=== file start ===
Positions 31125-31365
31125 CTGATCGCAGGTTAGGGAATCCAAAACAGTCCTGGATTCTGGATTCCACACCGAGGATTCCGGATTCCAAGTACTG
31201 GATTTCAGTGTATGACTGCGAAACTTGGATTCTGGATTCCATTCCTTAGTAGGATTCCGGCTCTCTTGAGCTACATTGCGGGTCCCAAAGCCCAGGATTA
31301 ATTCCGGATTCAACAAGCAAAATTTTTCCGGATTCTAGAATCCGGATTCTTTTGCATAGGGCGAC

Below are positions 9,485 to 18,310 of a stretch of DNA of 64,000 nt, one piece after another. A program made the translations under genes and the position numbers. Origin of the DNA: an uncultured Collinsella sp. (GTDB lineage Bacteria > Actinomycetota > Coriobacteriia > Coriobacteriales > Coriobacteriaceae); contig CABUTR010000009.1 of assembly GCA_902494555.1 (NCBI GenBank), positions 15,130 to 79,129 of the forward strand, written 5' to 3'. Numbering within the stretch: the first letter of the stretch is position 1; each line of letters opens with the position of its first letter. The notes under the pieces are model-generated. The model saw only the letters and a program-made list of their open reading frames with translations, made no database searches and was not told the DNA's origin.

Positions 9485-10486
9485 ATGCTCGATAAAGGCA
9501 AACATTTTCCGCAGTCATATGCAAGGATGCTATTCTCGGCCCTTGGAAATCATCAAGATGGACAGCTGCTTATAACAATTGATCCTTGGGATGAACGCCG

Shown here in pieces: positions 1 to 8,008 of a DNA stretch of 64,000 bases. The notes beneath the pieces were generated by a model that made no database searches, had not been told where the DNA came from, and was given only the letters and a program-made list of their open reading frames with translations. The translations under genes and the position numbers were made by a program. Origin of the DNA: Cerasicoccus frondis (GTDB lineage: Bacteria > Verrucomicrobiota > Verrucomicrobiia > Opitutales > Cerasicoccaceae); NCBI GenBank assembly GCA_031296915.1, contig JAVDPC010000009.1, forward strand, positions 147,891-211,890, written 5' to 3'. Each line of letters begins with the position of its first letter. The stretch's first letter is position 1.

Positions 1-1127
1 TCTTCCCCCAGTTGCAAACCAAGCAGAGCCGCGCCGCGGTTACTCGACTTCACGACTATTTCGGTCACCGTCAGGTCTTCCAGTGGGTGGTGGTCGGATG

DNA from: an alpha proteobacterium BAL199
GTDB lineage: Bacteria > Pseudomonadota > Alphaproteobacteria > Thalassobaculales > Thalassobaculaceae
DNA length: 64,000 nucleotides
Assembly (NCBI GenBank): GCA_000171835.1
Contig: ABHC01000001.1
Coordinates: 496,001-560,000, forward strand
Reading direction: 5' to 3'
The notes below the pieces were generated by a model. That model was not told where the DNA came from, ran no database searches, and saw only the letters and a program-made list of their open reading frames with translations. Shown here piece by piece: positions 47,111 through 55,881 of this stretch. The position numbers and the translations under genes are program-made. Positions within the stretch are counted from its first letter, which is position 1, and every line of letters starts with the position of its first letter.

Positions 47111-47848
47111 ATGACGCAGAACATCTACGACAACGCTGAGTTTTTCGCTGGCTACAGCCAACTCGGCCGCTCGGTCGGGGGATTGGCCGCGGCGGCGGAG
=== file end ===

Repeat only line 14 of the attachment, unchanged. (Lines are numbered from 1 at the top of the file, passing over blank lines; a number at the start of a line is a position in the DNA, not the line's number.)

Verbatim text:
DNA length: 64,000 nucleotides